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Since we started Minerva six years ago we have had it as our ambition to embed practices and disciplines in everything we do to ensure the most diverse outcomes. In an age where so much is talked about diversity, we have made it our priority to focus on real action that can make a difference.  


We have looked at all assignments we undertook from starting in 2013 to the end of 2018.    Over that time we worked on a total of 275 appointments. 


In terms of gender balance, 49% of all our appointments have been women, and in 2017 and 2018 this figure was over 50% (55 and 53 respectively).  This is well above normal ratios for senior leadership.   On average our longlists have been 34% female, and shortlists 42%.     This contrasts with responses to advertisements we place on behalf of our clients, where we have generally found that less than a quarter of all applications are from women. 


This highlights for us the positive contribution made by thoughtful headhunting, and suggests that, in general, women candidates have a higher chance of progressing positively in processes than they might presuppose.    We have found positive action – especially ensuring that our headhunting targets a balanced target candidate population – is producing better and better outcomes.  


In terms of ethnicity, we are seeing year on year increases in the number of appointees who come from BAME backgrounds although we recognise that the percentage has roughly kept pace with the growth of the business, remaining at around 9 per cent.    This concerns us, particularly in a context where we note that around 30% of all advertisement respondents are from black and minority ethnic backgrounds.   Through our Aspire programme, we have been working with mid-career BAME professionals for the past couple of years, to support their career development.   We will be seeking to expand this in coming months.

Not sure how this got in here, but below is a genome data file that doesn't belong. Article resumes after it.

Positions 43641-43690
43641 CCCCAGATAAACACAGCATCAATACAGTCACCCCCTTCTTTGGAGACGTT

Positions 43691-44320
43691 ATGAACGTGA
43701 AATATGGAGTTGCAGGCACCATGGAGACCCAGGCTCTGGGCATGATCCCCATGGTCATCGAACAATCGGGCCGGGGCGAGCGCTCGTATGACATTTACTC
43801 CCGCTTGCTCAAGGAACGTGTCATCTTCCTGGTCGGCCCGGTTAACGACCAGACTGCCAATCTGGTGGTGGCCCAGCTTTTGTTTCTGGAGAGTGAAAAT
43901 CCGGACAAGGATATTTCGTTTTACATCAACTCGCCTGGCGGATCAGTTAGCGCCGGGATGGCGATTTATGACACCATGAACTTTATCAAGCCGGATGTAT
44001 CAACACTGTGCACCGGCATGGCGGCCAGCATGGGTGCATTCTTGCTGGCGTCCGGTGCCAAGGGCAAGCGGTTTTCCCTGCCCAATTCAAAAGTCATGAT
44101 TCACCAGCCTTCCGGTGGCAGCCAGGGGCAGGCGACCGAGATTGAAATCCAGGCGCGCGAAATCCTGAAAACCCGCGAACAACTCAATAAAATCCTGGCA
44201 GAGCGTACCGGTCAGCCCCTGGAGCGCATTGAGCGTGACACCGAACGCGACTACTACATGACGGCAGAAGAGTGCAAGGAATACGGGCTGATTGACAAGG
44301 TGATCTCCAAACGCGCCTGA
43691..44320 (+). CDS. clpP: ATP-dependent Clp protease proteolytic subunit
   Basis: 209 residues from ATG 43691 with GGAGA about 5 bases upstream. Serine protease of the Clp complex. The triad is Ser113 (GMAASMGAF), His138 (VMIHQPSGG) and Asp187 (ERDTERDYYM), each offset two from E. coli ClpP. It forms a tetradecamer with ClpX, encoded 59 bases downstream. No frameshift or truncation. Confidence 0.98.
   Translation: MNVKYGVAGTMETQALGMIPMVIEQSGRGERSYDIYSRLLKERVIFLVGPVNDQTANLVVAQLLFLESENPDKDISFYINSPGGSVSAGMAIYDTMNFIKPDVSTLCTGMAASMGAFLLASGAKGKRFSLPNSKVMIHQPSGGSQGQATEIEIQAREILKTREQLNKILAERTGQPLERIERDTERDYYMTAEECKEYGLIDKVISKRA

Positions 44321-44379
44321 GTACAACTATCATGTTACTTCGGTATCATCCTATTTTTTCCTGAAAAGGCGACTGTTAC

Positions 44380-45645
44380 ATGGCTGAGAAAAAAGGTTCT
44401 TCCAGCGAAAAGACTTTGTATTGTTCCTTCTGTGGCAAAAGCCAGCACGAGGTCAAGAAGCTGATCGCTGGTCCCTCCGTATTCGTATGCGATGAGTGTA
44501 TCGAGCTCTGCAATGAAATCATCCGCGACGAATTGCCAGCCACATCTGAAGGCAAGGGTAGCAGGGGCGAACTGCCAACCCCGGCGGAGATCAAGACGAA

It is in governance appointments that we are seeing the most significant progress.   Around a quarter of our work is recruiting non-executives or Chairs.   Since we started, 51% of our appointees to these roles have been female, and 38% have been from BAME backgrounds.   Positive action has fed in very effectively to these processes, and we are pleased that we are able to make an effective contribution to our clients in this area. 


We are conscious that diversity encompasses a broad set of factors – gender, ethnicity, disability, sexuality as well as wider aspects of background and perspective.   If anything, we think there is a danger in putting all of these together in one box as if they are all the same – whereas each aspect of diversity is distinct and different from others.    It is our ambition to continue performing even better in this area, and we will be seeking to broaden our activities over the coming months.